Written by Min Yu
In 2014, Josephine Brennan-Kuss was going about the daily business of owning a kangaroo orphanage in Australia. One day, a kangaroo began licking spots on her face, foot, and hand. Curious, she went to her doctor to find out what these suspicious-looking spots were. She discovered that these spots were skin cancer called basal cell carcinoma . As fascinating as Brennan-Kuss’ case might sound, her diagnosis is not unique. Globally, 2-3 million cases of non-melanoma skin cancer and 132,000 cases of melanoma skin cancer occur each year . In the face of the pervasiveness of skin cancer, a new method of early detection can be found through our phones!
SkinVision is one example of an app that serves as an informative tool for detecting skin cancer. It can be downloaded for free on the App Store and Google Play Store. Anyone who is concerned about a mole or any other skin condition can use it. To use it, the person should first take a picture of their skin condition with the app’s camera under natural light. The app will analyze the photo with a dermatologically-approved algorithm that accounts for different aspects of the skin condition, such as the color, texture, and shape. It will then predict what the skin condition could and provide steps on how to proceed. To make the most of the app, the user can create a gallery of photos, send the pictures to their doctor for a professional diagnosis, and tocontinuously track changes in their skin conditions .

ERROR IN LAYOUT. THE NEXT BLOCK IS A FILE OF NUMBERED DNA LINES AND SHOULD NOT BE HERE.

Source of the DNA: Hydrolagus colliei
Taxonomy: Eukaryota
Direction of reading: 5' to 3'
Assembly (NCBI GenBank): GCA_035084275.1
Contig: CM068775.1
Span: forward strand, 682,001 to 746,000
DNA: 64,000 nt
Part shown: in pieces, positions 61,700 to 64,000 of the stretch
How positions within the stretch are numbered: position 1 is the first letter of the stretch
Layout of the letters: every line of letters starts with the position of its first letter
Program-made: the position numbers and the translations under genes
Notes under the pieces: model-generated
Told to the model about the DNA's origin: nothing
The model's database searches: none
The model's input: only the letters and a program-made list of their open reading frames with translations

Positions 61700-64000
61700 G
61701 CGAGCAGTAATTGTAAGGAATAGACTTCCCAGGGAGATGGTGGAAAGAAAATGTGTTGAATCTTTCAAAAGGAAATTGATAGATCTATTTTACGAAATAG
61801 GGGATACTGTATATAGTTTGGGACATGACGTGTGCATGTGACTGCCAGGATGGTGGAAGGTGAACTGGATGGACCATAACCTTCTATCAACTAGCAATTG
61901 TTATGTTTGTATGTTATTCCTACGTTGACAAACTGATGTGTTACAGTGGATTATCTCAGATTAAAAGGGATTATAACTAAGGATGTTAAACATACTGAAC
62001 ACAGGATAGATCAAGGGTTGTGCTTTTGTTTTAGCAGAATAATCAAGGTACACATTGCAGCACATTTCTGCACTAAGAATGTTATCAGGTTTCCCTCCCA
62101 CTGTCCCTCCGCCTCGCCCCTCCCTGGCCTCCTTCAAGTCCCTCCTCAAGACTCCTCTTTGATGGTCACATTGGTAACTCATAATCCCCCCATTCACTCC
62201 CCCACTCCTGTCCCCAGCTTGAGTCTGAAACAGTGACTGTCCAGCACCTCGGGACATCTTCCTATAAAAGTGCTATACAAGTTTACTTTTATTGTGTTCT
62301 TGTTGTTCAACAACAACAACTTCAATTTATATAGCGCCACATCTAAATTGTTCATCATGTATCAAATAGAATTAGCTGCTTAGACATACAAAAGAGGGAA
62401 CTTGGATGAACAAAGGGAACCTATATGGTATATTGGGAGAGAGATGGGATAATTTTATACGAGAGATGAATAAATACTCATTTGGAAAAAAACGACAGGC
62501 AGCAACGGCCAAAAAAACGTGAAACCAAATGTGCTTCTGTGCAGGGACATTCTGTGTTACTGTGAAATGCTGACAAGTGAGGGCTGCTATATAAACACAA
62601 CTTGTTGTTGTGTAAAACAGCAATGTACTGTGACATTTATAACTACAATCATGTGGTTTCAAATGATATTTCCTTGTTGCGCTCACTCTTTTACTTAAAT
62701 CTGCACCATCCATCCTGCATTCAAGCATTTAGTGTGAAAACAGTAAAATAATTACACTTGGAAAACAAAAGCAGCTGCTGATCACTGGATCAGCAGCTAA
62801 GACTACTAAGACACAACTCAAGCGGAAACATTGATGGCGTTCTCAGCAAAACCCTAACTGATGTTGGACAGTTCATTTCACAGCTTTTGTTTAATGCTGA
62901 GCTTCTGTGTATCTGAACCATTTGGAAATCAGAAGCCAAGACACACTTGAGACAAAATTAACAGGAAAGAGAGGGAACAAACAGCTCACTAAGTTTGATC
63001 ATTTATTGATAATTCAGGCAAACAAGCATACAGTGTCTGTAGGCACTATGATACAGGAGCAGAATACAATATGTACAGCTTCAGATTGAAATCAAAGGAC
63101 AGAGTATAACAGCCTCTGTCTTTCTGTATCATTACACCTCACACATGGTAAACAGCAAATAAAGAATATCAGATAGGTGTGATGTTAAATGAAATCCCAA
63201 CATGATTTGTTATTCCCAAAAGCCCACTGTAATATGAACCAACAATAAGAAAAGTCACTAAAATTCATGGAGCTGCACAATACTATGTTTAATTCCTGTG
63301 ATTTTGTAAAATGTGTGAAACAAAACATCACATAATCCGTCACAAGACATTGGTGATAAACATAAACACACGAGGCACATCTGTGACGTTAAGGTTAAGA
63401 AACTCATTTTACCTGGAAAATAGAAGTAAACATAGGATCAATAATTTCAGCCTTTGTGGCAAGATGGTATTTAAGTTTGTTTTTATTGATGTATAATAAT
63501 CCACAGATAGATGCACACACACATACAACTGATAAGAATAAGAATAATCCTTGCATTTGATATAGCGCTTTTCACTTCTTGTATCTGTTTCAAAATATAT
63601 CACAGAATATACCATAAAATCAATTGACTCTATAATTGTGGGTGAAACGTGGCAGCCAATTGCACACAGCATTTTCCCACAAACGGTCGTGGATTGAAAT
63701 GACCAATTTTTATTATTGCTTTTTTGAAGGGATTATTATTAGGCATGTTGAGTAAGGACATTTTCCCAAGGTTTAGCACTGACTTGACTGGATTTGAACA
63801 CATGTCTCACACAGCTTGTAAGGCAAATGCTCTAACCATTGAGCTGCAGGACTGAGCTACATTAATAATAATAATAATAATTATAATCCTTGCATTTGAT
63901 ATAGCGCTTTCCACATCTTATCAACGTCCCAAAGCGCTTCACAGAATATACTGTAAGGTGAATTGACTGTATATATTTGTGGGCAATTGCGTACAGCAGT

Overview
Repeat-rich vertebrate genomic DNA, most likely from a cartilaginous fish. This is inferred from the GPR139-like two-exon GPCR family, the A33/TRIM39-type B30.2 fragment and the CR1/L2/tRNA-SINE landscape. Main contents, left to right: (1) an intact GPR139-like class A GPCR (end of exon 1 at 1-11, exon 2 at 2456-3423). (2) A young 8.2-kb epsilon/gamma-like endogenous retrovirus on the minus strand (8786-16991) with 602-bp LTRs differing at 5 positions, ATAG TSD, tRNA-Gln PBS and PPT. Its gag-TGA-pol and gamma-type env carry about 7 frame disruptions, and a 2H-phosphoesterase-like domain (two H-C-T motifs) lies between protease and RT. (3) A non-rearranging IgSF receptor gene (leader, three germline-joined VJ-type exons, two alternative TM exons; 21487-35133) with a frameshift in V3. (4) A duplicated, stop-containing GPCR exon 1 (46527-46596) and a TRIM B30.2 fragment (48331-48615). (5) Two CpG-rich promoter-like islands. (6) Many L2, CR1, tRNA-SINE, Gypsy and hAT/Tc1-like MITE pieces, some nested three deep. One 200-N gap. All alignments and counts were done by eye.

While SkinVision is currently focusing on detecting common skin cancers like melanoma and basal cell carcinoma, computer scientists at Stanford University are planning to expand the range of skin conditions that mobile apps can detect with their newly developed algorithm. The scientists modified a Google algorithm and applied it to skin conditions using principles such as visual and deep processing. Ultimately, they were able to have a computer process 130,000 international images of skin lesions that represented 2,000 different skin conditions!  The algorithm was then tested against dermatological evaluations, and its accuracy was shown to be 91% in the sensitivity-specificity curve. With these results, computer scientists are now confident that they can release an app in the future that is able to predict a larger variety of skin conditions.
While both SkinVision and the Stanford algorithm seek to help people take charge of their own health, these developments are not meant to replace a health professional’s diagnosis. Instead, they are promoting early detection and greater awareness of skin conditions. They can give users more information about potential skin conditions and can help them generate more specific questions that they can ask their physicians. These technological developments also serve as indications of a larger trend in medicine: an increasing awareness of the importance of our skin. Since our skin is the largest organ in our bodies, we should give it the technological attention that it deserves.
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2. "Skin Cancers." World Health Organization. World Health Organization. Web. 26 Feb. 2017.
3. "SkinVision Support." SkinVision. SkinVision. Web. 04 Mar. 2017.
4. Kubota, Taylor. "Artificial Intelligence Used to Identify Skin Cancer." Stanford News. Stanford News, 13 Feb. 2017. Web. 26 Feb. 2017.